After a successful career designing for fashion and home decor brands, Monique Bryan was diagnosed with breast cancer and realized her voice was her strongest asset.
How did you get your start in the fashion business?
I studied fashion design at Ryerson University and right out of school, I started working at Le Chateau, a women’s clothing brand. It was a unique experience, I travelled to China and India as part of the global sourcing team and eventually, I became the head of product design - overseeing all of the women’s lines.
You had such an amazing career, why did you become an entrepreneur?
During my trips to places like India, I was so inspired, so I started my own jewellery line, Imoniq and ran that business for 6 years. It got picked up by boutiques in Toronto and eventually, I started collaborating with women’s groups in developing countries. I realized that I had turned my hobby into a business and I didn’t love it as much so I joined the design team at Wal-Mart, but then the entrepreneurship bug bit again.
This time you realized you wanted to help others - why did you become a mentor?
I recognized that with my experience, I could help others to develop their business and branding skills. I ran a fashion accelerator, with my partner, to help people develop their prototypes and bring them to market. We worked with companies like Burberry, PayPal, and Holt Renfrew to help entrepreneurs get connected to systems that could help them grow.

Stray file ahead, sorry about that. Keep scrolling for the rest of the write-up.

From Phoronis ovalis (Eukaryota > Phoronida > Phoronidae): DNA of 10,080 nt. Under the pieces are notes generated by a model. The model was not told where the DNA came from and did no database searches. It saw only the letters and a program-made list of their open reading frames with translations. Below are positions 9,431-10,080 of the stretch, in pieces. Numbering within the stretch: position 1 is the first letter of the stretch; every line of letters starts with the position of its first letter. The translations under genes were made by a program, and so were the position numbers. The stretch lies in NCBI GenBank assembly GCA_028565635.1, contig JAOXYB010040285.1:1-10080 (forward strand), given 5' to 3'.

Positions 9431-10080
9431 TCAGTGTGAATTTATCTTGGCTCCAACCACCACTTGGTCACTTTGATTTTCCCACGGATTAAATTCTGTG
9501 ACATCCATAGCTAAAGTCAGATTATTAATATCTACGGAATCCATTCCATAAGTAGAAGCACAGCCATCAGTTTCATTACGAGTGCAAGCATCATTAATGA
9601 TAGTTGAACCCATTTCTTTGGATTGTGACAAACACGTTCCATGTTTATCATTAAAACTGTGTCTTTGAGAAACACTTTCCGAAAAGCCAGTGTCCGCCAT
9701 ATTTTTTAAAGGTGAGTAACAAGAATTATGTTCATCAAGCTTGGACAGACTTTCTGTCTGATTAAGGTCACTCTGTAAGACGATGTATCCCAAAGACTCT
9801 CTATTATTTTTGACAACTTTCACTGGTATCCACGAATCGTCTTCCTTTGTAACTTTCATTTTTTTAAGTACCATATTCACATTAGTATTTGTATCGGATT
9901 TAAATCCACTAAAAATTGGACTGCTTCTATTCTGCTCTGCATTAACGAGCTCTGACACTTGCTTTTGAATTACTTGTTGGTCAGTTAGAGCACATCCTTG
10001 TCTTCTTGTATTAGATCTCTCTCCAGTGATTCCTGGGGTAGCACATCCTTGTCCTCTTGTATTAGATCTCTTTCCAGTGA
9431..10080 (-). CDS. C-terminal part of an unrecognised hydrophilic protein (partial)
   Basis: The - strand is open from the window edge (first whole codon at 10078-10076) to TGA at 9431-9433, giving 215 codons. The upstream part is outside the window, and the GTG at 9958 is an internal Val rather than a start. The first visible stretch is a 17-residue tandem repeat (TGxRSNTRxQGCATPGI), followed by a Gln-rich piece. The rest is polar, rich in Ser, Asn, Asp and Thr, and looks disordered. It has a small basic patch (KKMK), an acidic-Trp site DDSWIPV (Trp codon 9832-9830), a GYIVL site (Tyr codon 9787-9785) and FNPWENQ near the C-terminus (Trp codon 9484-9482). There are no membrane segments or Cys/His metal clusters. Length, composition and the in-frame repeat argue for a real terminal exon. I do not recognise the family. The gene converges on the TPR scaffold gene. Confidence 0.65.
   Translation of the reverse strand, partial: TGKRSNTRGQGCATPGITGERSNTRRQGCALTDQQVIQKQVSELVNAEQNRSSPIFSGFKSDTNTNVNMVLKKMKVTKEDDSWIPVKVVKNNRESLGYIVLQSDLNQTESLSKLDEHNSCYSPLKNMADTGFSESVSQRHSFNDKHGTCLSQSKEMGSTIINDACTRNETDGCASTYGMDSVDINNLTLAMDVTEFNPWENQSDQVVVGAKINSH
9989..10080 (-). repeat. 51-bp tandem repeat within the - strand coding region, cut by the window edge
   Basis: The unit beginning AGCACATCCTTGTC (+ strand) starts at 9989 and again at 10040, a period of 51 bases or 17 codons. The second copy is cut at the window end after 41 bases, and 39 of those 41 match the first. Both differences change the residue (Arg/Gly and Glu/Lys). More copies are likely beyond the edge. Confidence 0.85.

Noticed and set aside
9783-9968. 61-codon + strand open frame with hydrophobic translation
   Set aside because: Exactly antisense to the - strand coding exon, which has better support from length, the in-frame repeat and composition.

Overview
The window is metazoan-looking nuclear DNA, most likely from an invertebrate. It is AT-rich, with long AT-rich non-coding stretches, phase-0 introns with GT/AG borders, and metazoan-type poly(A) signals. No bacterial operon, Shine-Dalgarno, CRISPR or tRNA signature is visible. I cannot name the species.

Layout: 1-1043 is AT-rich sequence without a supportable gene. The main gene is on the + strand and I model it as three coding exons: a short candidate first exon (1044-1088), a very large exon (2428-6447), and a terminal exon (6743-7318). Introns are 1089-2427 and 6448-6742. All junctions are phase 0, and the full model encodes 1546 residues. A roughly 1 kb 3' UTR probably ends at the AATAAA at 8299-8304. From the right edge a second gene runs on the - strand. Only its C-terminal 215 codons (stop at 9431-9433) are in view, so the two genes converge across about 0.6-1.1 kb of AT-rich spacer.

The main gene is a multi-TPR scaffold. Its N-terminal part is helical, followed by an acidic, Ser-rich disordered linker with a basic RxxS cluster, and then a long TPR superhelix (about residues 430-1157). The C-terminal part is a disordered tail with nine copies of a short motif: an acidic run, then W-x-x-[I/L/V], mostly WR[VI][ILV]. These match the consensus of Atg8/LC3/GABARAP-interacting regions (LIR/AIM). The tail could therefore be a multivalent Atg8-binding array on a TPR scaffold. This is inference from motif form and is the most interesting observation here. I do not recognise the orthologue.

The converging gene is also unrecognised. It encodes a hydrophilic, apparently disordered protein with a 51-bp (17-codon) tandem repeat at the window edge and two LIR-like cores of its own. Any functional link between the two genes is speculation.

You received a cancer diagnosis when you were in your thirties, that must have been devastating, how did you cope?
I recently got married and was just three months into a new job when I got the call. I was diagnosed with breast cancer a week after my 36th birthday and it had already started to spread. I was devastated. Almost immediately, I started 8 rounds of chemotherapy. It was so tough, but my husband and my family were an amazing support.
Some days I couldn’t even get up from my bed, but the days I did I was so bored, so I started a blog - @surpriseitscancer. For the first time, I didn’t care what anybody thought and it was so freeing to be honest and transparent. I made a lot of connections with women who were going through the same experience, it was therapeutic.
What have you found is one of the challenges women face?
Women don’t ask for help. When I was doing the blog, a lot of women contacted me and they were struggling but they suffered in silence. I am Jamaican-Canadian and too often, we live in this culture where we’re told to keep our business to ourself, it's a toxic cycle and nobody wins! We gain strength when we ask for help, it helps you realize that you’re not alone.
Monique went into remission one month after having surgery. She now works as a consultant supporting female entrepreneurs to build their personal brands. You can find her at @moniquebryan_co